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Analyzing Bad Posture and The Increased Likelihood of Falls in Older Adults

According to the Center for Disease Control and Prevention (CDC), an older adult falls every second of every day in the United States. Falls are the leading cause of death and injury among older adults. In 2014 alone, older Americans experienced 29 million falls causing seven million injuries and an estimated cost of $31 billion dollars in medical costs. 1

What is “Ideal Posture?”

Ideal Posture is based on alignment of various anatomical landmarks. The head should be aligned properly over the shoulders, hips, knees and ankles. By maintaining proper posture, your body is in its “natural” position with optimal force distribution through the various joints and muscles. 

Why is “Ideal Posture” important?

Proper alignment with ideal posture allows the joints and supporting structures to absorb force as they are designed to do so and muscles to function at their optimal length and position. With postural deficits, such as forward head and/or rounded shoulder posture, compression through the spine is altered and muscular imbalances develop. Both are commonly seen in older adults, which affect spine health and bone integrity leading to increased risk of osteoporotic changes and possible fracture. The design of your spine is based around specific curvature and when changed increases risk of injury. 

Not only does it affect the anatomical structures but also how we function.  Forward head and rounded shoulder posture alters the eye gaze from horizontal, requiring increased extension of the neck to maintain the natural horizontal position in order to prevent a loss of visual field. Decreased visual field limits one’s ability to see upcoming objects at distance which decreases reaction time.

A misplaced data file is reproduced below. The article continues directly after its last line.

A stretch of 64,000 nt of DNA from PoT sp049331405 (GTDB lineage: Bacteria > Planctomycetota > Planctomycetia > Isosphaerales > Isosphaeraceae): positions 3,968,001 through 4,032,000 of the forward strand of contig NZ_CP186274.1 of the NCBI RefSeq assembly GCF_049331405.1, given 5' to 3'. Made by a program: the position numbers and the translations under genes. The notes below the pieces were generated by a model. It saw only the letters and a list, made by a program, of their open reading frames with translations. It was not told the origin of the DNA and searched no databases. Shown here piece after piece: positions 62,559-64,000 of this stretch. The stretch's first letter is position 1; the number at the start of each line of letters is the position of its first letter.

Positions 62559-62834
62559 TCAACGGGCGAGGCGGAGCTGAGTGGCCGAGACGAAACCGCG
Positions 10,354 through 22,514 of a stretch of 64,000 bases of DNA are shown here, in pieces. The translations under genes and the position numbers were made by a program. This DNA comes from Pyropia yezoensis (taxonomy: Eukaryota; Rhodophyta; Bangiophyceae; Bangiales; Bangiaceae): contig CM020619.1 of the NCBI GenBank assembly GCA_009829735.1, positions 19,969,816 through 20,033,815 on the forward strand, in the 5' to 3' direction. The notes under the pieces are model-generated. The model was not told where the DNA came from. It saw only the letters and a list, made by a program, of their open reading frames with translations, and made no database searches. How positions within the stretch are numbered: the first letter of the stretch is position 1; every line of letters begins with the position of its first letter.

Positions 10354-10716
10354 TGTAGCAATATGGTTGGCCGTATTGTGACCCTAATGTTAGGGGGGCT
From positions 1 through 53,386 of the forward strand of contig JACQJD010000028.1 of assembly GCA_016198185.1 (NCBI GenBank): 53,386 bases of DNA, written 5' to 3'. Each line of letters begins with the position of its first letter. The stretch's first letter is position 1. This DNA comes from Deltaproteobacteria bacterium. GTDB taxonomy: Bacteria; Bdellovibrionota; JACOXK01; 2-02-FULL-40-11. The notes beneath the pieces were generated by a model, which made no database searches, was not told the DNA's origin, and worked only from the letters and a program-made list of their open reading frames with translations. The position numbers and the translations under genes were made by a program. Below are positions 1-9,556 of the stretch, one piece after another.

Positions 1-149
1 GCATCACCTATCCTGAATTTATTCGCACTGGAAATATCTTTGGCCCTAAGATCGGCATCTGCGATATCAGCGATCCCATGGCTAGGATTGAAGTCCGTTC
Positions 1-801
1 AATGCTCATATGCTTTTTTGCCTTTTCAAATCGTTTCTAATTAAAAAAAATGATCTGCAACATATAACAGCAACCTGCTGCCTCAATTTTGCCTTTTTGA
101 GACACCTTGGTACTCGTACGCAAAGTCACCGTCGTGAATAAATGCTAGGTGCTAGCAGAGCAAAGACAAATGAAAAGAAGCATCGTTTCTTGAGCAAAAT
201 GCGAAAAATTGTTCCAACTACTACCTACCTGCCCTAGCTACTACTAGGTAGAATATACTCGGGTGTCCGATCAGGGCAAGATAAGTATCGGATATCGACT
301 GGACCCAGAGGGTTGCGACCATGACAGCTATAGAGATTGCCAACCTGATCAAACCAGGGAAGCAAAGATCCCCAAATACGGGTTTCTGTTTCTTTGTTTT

Bad Posture also alters one’s Center of Gravity. Your Center of Gravity is a hypothetical point at which all of your mass centralizes and gravity acts. This changes from static to dynamic positions based on movement of body parts. With postural changes, the Center of Gravity often becomes displaced. This displacement is commonly to a position in front of our body and outside of one’s Base of Support due to the forward trunk lean and spinal curvature changes. Your Base of Support is the area around which your feet occupy with standing. As you can expect, the body becomes naturally “imbalanced” and requires compensation to address and prevent falls from this impairment alone. 

This compensation is through increasing and lowering one’s Base of Support through widening stance width and squatting or hunching down to assume a position lower to the ground. As a result of widening one’s base, step length is shortened and cadence (the number of steps taken per minute) increases. Research has shown that a decreased step length and increased cadence is associated with increased fall risk in older adults.

Improve your posture and increase longevity with Physical Therapy

As you can see, posture plays a major factor in one’s function and even small impairments can lead to significant changes. Our Doctors of Physical Therapy are experts in analyzing and correcting these impairments with appropriate education, stretching and/or therapeutic exercise using an individualized approach. 

If you have a history of falls, experience fear of falling, or would like to have your posture analyzed contact our office at 305-279-7677 to schedule an appointment with one of our Doctors of Physical Therapy today.


  1. Falls are leading cause of injury and death in older Americans. Centers for Disease Control and Prevention. Published September 22, 2016. Accessed January 3, 2020.

Author: Heath Bailey DPT 

Doctor of Physical Therapy 

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